Squatter Charged with Aggravated Assault for Chasing Homeowner with Machete

A squatter has been charged with numerous offenses including aggravated assault for chasing the homeowner away with a machete.

Surprised homeowner

Photo by: Marcelo Braga

Photo by: Marcelo Braga

A Kearns Utah family came home to an unwanted holiday surprise when they returned to inspect the damage of their home after it suffered a terrible fire earlier in December. The homeowner noticed a car in the driveway and once inside, called out to the uninvited guest. They then observed the man leave the house and decided to follow him outside. It was there that the squatter, 25 year old Scott Thomson appeared with a machete threatening the homeowner with bodily harm.

Aggravated Assault

Although Thomson didn’t actually hurt the homeowner, the fact that he threatened them with harm is what brought the assault charges. Utah code 76-5-102 states that even attempting to do someone harm is considered assault. Adding what code 76-5-703 states is a “deadly weapon” raised that offense to aggravated assault. Threatening to do harm without causing bodily injury is assault, a class B misdemeanor. Making that same threat while holding a machete is aggravated assault, a 3rd degree felony. Charges of course increase if there is essentially harm done to the victim.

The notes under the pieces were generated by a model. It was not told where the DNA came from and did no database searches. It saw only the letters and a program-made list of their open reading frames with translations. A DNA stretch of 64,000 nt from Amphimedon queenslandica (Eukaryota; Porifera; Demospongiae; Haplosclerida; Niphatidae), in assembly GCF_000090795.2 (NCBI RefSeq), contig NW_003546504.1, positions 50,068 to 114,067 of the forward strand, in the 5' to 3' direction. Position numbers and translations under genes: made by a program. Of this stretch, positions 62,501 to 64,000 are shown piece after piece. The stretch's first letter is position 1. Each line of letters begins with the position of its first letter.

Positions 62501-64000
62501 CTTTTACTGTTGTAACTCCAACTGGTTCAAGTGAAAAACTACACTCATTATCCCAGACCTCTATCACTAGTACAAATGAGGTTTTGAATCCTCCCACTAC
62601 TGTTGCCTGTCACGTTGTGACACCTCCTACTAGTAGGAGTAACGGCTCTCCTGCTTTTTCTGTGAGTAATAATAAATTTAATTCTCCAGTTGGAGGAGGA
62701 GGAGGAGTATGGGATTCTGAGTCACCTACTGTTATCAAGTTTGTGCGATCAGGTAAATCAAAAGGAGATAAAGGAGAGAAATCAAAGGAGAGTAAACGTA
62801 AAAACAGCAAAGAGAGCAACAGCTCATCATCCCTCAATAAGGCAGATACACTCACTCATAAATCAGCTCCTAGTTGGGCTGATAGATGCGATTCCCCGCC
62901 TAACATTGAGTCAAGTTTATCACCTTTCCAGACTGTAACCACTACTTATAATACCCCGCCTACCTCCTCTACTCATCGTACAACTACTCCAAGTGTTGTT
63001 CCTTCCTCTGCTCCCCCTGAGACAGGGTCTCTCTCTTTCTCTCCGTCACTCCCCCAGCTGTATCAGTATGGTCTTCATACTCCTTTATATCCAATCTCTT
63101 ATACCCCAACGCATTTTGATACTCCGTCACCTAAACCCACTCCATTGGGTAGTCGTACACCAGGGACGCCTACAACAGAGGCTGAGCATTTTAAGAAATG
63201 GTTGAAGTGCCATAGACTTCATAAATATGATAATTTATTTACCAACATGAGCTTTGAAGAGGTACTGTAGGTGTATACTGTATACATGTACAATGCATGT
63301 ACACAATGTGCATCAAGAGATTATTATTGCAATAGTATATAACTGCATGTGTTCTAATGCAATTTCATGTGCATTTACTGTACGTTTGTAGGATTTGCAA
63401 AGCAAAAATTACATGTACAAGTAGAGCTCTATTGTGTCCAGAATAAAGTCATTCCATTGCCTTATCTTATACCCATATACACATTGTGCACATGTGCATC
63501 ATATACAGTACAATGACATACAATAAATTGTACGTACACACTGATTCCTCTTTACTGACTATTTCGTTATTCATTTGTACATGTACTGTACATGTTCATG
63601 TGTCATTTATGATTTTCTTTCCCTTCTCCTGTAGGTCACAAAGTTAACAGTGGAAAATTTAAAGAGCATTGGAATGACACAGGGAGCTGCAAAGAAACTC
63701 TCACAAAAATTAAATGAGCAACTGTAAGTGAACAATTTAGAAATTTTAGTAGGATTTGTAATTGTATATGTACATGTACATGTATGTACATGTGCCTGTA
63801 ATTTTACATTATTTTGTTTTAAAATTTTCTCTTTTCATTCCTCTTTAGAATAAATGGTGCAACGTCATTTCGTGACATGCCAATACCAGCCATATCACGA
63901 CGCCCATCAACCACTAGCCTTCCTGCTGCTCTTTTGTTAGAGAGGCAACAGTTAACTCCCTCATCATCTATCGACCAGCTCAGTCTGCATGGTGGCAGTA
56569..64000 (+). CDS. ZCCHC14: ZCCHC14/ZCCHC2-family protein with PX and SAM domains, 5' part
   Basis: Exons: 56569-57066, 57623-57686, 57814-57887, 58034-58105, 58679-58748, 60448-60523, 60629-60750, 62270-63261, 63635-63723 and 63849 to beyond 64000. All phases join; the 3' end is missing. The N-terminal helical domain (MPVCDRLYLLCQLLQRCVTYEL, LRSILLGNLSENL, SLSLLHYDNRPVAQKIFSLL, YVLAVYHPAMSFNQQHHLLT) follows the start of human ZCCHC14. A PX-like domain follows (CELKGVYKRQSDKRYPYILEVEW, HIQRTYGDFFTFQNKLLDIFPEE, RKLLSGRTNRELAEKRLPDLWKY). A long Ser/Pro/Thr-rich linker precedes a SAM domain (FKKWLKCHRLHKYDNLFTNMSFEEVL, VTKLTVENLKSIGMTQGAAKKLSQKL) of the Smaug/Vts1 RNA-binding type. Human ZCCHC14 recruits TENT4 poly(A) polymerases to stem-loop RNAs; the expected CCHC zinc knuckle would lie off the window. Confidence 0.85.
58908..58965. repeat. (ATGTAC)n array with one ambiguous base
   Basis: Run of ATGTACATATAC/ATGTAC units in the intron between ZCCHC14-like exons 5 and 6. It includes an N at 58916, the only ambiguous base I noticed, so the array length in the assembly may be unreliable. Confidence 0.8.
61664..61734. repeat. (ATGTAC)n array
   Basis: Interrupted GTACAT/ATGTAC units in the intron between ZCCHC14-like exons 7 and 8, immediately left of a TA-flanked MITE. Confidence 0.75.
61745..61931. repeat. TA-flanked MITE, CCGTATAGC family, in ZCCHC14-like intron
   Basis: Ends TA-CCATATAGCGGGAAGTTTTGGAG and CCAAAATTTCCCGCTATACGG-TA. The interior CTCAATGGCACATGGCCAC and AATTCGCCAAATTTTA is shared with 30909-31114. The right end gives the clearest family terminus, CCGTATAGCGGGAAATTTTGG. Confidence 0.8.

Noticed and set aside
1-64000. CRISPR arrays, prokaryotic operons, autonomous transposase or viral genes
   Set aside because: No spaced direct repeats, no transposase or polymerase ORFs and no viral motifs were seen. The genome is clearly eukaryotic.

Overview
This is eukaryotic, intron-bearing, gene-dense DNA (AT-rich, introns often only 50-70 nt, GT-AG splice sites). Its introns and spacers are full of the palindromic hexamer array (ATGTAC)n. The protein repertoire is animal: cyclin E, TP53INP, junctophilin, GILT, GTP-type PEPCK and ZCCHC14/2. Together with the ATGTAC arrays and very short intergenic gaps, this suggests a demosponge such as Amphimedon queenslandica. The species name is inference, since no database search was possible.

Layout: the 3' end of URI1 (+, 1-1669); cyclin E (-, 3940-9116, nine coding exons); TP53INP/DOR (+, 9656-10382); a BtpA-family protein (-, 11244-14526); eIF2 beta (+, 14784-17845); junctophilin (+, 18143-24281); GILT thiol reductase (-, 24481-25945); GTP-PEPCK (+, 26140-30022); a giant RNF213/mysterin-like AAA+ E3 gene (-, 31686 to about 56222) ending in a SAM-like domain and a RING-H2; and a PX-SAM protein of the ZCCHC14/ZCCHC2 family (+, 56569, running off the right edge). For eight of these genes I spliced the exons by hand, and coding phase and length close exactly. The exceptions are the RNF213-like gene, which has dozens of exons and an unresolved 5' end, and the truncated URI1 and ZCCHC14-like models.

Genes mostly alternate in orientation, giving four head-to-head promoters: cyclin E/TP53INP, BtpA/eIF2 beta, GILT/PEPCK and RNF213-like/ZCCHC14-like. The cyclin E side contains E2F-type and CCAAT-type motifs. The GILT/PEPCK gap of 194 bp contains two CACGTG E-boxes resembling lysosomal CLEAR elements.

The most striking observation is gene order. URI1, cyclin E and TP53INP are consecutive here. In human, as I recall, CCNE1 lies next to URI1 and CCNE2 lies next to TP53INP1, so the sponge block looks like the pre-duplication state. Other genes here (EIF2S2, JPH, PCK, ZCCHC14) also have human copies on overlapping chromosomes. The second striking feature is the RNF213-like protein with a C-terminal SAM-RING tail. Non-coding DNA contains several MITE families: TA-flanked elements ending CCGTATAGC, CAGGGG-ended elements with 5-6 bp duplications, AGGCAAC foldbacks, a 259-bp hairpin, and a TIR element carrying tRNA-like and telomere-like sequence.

Aggressive, high, or scared?

It is unknown what Thomson’s state of mind was when he chased the homeowner away with a machete. There were drugs found at the scene and it is entirely plausible that he was under the influence of narcotics. Whether he acted out of aggression toward someone crashing his solo house party of out of fear of being caught didn’t matter to the responding officers. Once he advanced toward the homeowner while holding the machete he was facing aggravated assault charges. Acting unwisely in the heat of the moment is a precursor to many charges, including assault and aggravated assault. Requesting the aid of a criminal defense attorney will help bring all the surrounding factors into consideration before the judge decides on sentencing and punishment.

Shoplifting for the Holidays

With little to no cash to spend for the holidays, many consumers resort to shoplifting for the things they want.

Shoplifting team effort

Photo by: Robert Sheie

Photo by: Robert Sheie

A St. George Utah couple was arrested earlier this month after they attempted to flee Christensen’s clothing store with over $500 worth of jeans. After pushing their way past the store owner, both individuals are facing charges for assault and theft. While many cases of shoplifting are due to something wanted such as multiple pairs of jeans, occasionally people are caught shoplifting for items truly needed.

Stealing the necessities

Photo: Gabriela Pinto

Photo: Gabriela Pinto